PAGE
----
Going Too Far In Kowtowing To Copyright Holders

from the public-domain-and-fair-use-exist... dept

In the past, we've used the website Scribd to upload documents that we want to show readers here -- usually things like court filings. It's a decent solution, and often better than providing a link to a pdf which annoys some people (myself included). Recently, the company has come under some misguided fire by copyright holders, falsely accusing the company of somehow making it easy to infringe on copyrights. The company has pointed out that beyond its existing DMCA safe harbors, the company goes above and beyond in helping copyright holders stop unauthorized use. In fact, we've defended the company against unfair attacks. However, it looks like the company has ramped up its attempts to appease copyright holders, and in some cases may be going too far. We already pointed out how it took down a public domain book (though it was quick to fix that mistake).

The latest, though, is that I just went to upload another document (a public domain court ruling), and as I did, I saw that Scribd now requires me to check off a box saying: "I certify that I own the copyright to these documents." That was troubling to me, because I do not own the copyright on this particular document... no one does. As I moved to upload the document at a competing site (DocStoc), I Twittered the dilemma, noting that I wasn't sure what to do. To Scribd's credit, it took a company representative all of three minutes to respond that public domain documents were okay, and that they would update the language of the uploader to make this clear. A quick response, which actually makes me feel good about Scribd, but... at the same time highlights the problem.

After getting so much pressure from copyright holders, Scribd feels the need to be extra proactive in "protecting" copyright, even to the point where its default decisions go too far. While it will now clarify that public domain documents are okay... what about cases where the document would be fair use? Someone should still be able to upload the document without declaring that they own the document or that it's in the public domain if it's a fair use case. This certainly isn't putting any of the blame on Scribd, who seems to be bending over backwards to satisfy everyone. But that's a part of the problem. The copyright holders are clearly pushing well beyond what copyright allows them to do, and it's putting pressure on Scribd to respond -- with the early response going so far as to wipe out certain user rights. The copyright supporters love this, because they don't care much about trampling user rights, but it shows just how screwed up things are that a company like Scribd even needs to be put in this position.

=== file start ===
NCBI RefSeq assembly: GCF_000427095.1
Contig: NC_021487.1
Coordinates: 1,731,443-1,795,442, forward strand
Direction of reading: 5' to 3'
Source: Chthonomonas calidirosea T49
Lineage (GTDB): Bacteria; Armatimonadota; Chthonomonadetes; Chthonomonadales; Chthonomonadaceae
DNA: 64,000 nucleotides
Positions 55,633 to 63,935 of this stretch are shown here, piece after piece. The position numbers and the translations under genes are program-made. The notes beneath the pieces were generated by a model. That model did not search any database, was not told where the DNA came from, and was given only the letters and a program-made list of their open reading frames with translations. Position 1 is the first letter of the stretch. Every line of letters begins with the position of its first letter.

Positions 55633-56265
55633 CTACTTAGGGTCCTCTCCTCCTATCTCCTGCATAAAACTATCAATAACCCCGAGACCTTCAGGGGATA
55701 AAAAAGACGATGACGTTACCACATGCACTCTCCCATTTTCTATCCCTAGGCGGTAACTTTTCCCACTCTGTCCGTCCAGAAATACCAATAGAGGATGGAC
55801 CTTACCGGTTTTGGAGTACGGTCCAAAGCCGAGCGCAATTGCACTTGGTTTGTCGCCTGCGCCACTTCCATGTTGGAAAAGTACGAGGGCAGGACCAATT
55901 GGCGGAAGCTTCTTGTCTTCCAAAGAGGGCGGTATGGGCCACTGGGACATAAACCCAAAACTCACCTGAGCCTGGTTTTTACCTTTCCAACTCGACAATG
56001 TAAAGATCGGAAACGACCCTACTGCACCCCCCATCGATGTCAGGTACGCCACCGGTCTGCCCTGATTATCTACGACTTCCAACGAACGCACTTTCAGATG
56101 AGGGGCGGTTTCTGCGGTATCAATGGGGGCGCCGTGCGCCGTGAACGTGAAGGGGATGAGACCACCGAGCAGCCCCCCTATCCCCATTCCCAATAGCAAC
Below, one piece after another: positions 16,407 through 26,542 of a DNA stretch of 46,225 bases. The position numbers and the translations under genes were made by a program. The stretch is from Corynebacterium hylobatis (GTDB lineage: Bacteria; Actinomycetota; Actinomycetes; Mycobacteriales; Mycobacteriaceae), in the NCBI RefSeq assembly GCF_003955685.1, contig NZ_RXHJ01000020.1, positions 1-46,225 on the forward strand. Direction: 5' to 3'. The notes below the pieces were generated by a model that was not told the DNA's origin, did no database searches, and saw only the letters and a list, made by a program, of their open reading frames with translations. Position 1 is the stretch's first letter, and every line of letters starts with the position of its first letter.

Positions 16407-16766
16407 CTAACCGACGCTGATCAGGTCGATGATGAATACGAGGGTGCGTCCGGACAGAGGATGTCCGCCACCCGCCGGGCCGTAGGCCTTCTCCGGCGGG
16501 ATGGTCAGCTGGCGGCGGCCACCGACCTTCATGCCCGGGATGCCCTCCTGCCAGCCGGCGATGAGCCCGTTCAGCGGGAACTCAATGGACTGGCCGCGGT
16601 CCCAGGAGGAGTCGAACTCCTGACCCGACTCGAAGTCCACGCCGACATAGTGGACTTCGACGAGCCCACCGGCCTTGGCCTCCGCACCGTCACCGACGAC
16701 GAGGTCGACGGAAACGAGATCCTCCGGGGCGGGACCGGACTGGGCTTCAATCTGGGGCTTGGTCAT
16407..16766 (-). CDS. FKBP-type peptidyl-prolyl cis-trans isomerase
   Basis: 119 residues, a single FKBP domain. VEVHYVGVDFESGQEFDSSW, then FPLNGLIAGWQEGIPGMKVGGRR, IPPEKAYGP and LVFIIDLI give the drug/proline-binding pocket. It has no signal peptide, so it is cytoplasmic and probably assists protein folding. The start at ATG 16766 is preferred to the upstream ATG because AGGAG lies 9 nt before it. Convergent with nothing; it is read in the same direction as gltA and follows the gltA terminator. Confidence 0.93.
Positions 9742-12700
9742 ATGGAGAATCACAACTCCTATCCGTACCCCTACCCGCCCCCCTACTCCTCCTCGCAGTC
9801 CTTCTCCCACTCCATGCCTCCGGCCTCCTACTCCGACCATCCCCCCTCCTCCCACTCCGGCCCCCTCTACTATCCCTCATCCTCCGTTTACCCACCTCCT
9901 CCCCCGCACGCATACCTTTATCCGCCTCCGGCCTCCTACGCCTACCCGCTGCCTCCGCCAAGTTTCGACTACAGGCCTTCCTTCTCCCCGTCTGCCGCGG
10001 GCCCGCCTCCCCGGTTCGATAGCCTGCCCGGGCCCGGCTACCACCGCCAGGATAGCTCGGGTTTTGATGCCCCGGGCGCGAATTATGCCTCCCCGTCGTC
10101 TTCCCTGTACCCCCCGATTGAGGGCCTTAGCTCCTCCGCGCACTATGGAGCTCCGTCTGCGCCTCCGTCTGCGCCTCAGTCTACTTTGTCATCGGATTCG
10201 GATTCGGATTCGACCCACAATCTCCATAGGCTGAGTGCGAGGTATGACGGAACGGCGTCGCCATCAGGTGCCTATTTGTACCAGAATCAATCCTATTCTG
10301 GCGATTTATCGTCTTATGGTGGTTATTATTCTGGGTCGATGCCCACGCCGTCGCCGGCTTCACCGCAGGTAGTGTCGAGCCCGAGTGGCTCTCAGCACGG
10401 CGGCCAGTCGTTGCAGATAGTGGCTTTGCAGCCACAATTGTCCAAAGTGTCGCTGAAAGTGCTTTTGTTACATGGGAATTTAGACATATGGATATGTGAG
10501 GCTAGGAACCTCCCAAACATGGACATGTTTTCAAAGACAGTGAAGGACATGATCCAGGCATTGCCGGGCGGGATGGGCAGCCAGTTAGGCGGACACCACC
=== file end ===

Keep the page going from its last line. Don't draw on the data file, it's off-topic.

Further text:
Filed Under: copyright, fair use, kowtowing, public domain
Companies: scribd


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  1. identicon
    pr, 14 Apr 2009 @ 12:46pm

    Just one more click

    Never mind the actual copyright issues, there's a pervasive attitude that just one more mouse click never hurt anyone.
    What does anybody think they're proving by forcing users to check some box that doesn't mean anything?

    When I try to book travel on my employer's officially sanctioned web site, I have to enter my "international travel authorization" number, even if I don't have one because I'm not traveling internationally. Somebody somewhere decided that those international travelers weren't properly entering their international travel codes, so they would make EVERYBODY enter one. It's just one more mouse click. Multiplied by thousands of users every day.

    When I fill out my expense report I have to check the box where I swear I'm not defrauding anyone, nor have I used the funds to commit any international crimes to bribe foreign officials even though it might be legal in their country. I can't get reimbursed for my legitimate expenses unless I swear that I didn't commit a crime with the money. It's just one more mouse click. Who the hell would admit that they did commit an international crime? (If you knew who I work for and what international crimes they have committed you'd really find that funny.)

    When I turn on my TomTom I have to swear that I'll drive safely. Some damn lawyer's idea that they'll be able to avoid one of those class action lawsuits brought on by the user's stupidity. They won't, of course, but it's just one more click. My clicker's clicked out. I'll sure never buy another TomTom, but that's just one of the reasons.

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